Zeckler leaned over, his face ashen. "These charges," he whispered.
"They're insane!"

"Of course they are," Meyerhoff whispered back.

"But what am I going to--"

"Sit tight. Let _them_ set things up."

"But those _lies_. They're liars, the whole pack of them--" He broke off
as the prosecutor roared a name.

The shaggy brute who took the stand was wearing a bright purple hat
which sat rakishly over one ear. He grinned the Altairian equivalent of
a hungry grin at the prosecutor. Then he cleared his throat and started.
"This Terran riffraff--"

"The oath," muttered the judge. "We've got to have the oath."

The prosecutor nodded, and four natives moved forward, carrying huge
inscribed marble slabs to the front of the court. One by one the chunks
were reverently piled in a heap at the witness's feet. The witness
placed a huge, hairy paw on the cairn, and the prosecutor said, "Do you
swear to tell the truth, the whole truth, and nothing but the truth, so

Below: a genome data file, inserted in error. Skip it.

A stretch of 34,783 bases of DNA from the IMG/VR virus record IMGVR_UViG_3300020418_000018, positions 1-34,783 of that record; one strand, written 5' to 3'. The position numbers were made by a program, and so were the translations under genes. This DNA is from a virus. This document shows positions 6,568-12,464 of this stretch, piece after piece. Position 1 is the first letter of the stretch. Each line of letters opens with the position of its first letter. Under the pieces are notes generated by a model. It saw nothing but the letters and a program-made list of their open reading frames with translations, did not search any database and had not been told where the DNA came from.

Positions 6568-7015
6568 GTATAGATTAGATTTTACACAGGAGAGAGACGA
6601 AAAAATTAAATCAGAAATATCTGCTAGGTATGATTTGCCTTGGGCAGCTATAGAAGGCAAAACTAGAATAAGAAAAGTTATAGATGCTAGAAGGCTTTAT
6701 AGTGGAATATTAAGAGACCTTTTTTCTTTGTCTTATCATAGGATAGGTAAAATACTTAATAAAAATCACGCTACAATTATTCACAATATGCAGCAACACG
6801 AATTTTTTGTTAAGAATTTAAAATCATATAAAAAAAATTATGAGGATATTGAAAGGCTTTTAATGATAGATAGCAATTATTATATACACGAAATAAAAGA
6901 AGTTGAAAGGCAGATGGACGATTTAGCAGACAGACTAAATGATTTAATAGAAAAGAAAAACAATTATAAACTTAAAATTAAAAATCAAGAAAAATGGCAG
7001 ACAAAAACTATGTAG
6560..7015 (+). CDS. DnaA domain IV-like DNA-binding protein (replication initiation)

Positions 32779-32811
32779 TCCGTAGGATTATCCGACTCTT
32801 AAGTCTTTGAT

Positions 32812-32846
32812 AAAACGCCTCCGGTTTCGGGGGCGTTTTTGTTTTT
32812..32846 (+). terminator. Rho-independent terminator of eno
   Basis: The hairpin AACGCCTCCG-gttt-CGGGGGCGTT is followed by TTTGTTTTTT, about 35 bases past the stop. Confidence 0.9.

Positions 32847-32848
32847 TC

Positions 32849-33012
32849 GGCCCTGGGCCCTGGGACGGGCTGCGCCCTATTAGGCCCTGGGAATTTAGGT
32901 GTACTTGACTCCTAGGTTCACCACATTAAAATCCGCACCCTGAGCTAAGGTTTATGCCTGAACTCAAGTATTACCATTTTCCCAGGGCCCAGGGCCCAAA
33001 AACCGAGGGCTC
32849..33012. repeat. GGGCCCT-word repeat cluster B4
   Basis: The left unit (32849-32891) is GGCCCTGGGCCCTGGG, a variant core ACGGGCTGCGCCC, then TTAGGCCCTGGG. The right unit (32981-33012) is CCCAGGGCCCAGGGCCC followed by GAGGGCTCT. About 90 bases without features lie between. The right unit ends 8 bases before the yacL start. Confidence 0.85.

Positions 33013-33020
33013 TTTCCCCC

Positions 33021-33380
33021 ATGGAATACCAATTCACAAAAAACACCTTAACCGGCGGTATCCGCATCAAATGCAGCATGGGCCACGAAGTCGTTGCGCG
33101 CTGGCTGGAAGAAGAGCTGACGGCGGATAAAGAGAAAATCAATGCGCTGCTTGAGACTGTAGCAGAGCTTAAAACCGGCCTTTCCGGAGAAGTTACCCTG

help you--" he paused to squint at the paper in his hand, and finished
on a puzzled note, "--Goddess?"

The witness removed the paw from the rock pile long enough to scratch
his ear. Then he replaced it, and replied, "Of course," in an injured
tone.

"Then tell this court what you have seen of the activities of this
abominable wretch."

The witness settled back into the chair, fixing one eye on Zeckler's
face, another on the prosecutor, and closing the third as if in
meditation. "I think it happened on the fourth night of the seventh
crossing of Altair II (may the Goddess cast a drought upon it)--or was